- Let down all of Australia in the relay final
- Busted for having a Stilnox pill party
- Woke up team mates in the middle of the night
- Bullied younger swimmer on the team
- Peer intimidation, hazing
- Binge drinking
- Shameful televised press conference admitting their mistakes
- Fined
- Suspended sentences

Now there appears to be video evidence from the flight home from London showing the fellas taking Stilnox. Brutal.

«Iron Lady» Katinka Hosszu: "I can still get tougher"

MACHINE: Katinka Hosszu was dubbed "the machine" in Bergen following her hectic
schedule at the Alexander Dale Oen Memorial. (Photo: Kjell Eirik Irgens Henanger, BSF)
Katinka Hosszu dived in the water an astonishing total of 36 times during the Bergen Swim Festival - Alexander Dale Oen memorial.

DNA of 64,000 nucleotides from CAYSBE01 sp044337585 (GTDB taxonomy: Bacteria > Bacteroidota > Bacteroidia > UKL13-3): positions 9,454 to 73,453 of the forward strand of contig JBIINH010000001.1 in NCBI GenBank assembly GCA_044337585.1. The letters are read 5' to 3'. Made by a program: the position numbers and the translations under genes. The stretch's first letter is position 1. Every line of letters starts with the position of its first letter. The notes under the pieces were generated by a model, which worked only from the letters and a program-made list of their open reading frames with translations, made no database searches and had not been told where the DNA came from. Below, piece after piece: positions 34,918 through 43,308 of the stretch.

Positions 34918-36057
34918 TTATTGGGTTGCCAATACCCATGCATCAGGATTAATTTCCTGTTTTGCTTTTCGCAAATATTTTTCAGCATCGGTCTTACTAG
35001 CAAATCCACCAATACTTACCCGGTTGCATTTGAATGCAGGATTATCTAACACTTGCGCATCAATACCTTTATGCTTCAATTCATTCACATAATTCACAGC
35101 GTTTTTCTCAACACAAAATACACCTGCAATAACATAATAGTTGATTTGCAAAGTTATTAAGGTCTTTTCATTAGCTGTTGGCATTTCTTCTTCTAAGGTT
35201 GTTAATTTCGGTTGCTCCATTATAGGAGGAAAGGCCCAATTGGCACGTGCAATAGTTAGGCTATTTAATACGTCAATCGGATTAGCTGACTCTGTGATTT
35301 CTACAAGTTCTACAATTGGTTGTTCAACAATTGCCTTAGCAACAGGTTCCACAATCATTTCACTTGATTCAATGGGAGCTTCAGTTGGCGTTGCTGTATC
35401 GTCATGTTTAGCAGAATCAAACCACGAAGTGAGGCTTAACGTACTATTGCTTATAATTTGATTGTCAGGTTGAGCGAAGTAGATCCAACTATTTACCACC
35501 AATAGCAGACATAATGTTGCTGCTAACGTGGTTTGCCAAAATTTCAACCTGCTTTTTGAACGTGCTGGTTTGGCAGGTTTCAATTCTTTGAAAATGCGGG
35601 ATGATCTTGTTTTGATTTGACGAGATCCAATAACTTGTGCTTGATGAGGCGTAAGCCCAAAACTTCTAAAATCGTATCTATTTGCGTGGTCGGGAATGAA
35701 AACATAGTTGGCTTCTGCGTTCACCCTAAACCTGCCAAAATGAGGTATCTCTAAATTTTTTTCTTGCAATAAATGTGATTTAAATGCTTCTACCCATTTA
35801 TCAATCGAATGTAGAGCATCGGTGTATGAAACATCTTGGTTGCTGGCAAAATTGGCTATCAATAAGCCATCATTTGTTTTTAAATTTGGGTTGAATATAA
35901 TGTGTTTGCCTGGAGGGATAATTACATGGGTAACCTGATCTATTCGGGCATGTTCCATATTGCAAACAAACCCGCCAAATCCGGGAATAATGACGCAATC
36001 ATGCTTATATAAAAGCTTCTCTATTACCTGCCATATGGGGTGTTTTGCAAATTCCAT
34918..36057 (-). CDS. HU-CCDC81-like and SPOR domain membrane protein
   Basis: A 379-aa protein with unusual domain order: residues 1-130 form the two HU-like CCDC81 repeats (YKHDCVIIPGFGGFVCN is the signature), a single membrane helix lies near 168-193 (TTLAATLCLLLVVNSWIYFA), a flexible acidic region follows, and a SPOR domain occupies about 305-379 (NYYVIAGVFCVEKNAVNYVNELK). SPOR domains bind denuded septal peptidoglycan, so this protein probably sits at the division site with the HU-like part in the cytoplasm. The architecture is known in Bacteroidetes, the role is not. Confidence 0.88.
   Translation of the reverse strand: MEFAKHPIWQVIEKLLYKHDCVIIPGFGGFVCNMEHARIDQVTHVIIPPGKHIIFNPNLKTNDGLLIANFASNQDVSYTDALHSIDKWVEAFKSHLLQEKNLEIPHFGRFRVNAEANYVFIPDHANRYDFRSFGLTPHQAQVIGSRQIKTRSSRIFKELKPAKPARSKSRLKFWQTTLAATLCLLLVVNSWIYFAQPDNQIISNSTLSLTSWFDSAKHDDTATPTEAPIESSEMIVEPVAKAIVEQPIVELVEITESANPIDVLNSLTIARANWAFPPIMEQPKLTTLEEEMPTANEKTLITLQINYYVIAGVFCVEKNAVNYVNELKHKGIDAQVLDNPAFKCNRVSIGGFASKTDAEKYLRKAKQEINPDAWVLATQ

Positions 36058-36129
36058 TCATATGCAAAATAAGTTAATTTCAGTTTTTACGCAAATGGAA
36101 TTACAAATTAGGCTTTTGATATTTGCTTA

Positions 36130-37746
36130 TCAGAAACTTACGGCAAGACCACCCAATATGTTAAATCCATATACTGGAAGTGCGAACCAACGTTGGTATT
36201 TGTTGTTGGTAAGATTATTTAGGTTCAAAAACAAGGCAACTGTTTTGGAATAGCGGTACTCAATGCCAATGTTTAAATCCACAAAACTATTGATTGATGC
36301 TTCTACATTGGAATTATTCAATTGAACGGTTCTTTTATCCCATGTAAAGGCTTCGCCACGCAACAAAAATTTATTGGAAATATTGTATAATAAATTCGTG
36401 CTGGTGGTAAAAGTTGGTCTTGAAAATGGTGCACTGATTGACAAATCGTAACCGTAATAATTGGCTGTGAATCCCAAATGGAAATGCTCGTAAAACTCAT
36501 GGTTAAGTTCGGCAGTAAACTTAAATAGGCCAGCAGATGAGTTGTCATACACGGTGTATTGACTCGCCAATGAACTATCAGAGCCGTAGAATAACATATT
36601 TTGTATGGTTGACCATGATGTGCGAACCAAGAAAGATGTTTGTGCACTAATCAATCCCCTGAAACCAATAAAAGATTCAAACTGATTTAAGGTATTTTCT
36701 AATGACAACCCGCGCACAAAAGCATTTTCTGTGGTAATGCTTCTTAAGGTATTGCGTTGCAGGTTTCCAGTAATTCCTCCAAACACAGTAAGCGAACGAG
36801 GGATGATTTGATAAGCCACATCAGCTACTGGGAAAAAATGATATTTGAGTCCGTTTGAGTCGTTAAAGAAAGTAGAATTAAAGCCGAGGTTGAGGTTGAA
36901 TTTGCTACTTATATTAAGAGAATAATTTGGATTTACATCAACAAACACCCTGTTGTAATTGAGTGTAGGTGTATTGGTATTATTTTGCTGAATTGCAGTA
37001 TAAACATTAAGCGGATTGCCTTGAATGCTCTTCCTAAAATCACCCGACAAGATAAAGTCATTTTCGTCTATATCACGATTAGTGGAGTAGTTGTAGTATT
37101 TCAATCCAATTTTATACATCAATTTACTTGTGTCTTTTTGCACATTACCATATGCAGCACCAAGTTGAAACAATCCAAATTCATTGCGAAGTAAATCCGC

She was entered in 15 events, made the final in all of them, and with the 50 meter dashes being arranged as skins the races really added up for the girl dubbed swimming's «Iron Lady». For the skins she only miscalculated in the first heat of the 50 meters butterfly, otherwise she made the final event for those too.

She wasn't taking it easy either setting a total of seven meet records along the way.

The Hungarian swim ace is well known for her toughness in terms of swimming a lot of races. She did the Swim Festival in Norway jetlagged the weekend after racing the Grand Prix-meets in Mesa, USA. There she swam nine events, and eight finals.

Her nickname seems to be well deserved, but she does deliver a warning to those who think shes pushing herself to the limit.

"I felt pretty good about being called the Iron Lady when I first heard it", admits Katinka Hosszu in the interview I did with her for Norwegian TV 2.

"But I feel like I still could be tougher. Sometimes I start to feel like I'm really tired and I don't really want to do it or push it any more. I have it in me to be tougher."

You can watch the full interview here.

If you want further proof that this girl is special, here's a treat:

Speed Endurance-writer Sander Englund Smørdal